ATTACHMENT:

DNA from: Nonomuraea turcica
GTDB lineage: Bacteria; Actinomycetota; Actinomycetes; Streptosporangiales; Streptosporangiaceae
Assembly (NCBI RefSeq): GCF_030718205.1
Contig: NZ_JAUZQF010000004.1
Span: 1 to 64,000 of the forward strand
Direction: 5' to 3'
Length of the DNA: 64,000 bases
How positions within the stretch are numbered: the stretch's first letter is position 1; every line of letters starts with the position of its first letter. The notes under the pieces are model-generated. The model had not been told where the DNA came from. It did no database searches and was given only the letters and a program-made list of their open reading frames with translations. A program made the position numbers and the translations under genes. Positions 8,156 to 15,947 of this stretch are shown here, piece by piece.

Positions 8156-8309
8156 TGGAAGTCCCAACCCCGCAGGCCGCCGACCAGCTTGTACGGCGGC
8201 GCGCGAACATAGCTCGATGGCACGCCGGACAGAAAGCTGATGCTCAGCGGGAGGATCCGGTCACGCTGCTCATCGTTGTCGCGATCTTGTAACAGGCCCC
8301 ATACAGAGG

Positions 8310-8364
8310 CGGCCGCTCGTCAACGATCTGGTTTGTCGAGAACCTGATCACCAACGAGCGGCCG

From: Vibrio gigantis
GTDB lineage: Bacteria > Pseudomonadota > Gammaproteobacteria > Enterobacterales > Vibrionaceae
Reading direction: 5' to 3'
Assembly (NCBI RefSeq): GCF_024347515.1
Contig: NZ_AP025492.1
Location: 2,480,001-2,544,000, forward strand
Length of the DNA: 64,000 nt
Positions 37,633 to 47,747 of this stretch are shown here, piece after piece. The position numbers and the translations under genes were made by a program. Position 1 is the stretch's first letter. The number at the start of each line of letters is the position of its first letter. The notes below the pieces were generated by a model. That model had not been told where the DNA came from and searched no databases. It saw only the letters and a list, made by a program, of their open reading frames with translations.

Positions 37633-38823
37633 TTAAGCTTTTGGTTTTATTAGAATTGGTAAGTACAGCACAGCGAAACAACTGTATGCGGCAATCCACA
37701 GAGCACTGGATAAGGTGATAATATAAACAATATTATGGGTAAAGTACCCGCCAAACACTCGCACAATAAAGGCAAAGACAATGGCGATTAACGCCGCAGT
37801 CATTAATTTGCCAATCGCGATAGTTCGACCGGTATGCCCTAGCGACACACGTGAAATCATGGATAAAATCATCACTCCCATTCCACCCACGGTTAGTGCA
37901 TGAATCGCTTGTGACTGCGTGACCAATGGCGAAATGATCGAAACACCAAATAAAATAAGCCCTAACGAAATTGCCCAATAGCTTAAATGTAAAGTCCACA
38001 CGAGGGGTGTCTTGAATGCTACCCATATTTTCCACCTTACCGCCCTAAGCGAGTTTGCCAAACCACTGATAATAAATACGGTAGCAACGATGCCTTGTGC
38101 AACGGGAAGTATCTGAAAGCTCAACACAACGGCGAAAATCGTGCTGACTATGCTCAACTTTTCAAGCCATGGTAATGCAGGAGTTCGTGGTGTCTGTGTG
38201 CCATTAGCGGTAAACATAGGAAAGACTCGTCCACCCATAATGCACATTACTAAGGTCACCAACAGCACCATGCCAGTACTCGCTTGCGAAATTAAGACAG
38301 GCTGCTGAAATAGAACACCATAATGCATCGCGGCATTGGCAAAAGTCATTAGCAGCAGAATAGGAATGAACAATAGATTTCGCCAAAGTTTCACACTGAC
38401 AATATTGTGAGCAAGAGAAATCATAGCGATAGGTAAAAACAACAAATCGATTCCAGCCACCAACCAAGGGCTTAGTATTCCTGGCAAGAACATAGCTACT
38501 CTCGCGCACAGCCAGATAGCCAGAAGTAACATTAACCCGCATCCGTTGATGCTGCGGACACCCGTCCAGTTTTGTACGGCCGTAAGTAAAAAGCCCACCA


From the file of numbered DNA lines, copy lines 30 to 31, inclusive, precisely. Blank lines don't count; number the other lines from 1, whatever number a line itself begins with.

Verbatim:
38201 CCATTAGCGGTAAACATAGGAAAGACTCGTCCACCCATAATGCACATTACTAAGGTCACCAACAGCACCATGCCAGTACTCGCTTGCGAAATTAAGACAG
38301 GCTGCTGAAATAGAACACCATAATGCATCGCGGCATTGGCAAAAGTCATTAGCAGCAGAATAGGAATGAACAATAGATTTCGCCAAAGTTTCACACTGAC